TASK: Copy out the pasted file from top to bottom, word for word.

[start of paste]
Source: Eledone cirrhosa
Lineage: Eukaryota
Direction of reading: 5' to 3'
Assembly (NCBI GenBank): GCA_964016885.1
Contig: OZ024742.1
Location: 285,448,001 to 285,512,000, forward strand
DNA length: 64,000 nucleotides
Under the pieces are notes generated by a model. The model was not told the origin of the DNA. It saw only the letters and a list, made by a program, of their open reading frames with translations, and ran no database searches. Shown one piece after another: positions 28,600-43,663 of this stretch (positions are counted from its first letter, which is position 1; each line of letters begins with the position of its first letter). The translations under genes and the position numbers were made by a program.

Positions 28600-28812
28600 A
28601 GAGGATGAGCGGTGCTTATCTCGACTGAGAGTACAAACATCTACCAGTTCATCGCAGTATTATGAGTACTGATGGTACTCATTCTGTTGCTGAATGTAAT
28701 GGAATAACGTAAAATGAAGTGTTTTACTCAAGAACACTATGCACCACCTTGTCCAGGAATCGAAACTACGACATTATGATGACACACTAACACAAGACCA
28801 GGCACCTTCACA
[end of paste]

Source: Eledone cirrhosa
Lineage: Eukaryota
Direction of reading: 5' to 3'
Assembly (NCBI GenBank): GCA_964016885.1
Contig: OZ024742.1
Location: 285,448,001 to 285,512,000, forward strand
DNA length: 64,000 nucleotides
Under the pieces are notes generated by a model. The model was not told the origin of the DNA. It saw only the letters and a list, made by a program, of their open reading frames with translations, and ran no database searches. Shown one piece after another: positions 28,600-43,663 of this stretch (positions are counted from its first letter, which is position 1; each line of letters begins with the position of its first letter). The translations under genes and the position numbers were made by a program.

Positions 28600-28812
28600 A
28601 GAGGATGAGCGGTGCTTATCTCGACTGAGAGTACAAACATCTACCAGTTCATCGCAGTATTATGAGTACTGATGGTACTCATTCTGTTGCTGAATGTAAT
28701 GGAATAACGTAAAATGAAGTGTTTTACTCAAGAACACTATGCACCACCTTGTCCAGGAATCGAAACTACGACATTATGATGACACACTAACACAAGACCA
28801 GGCACCTTCACA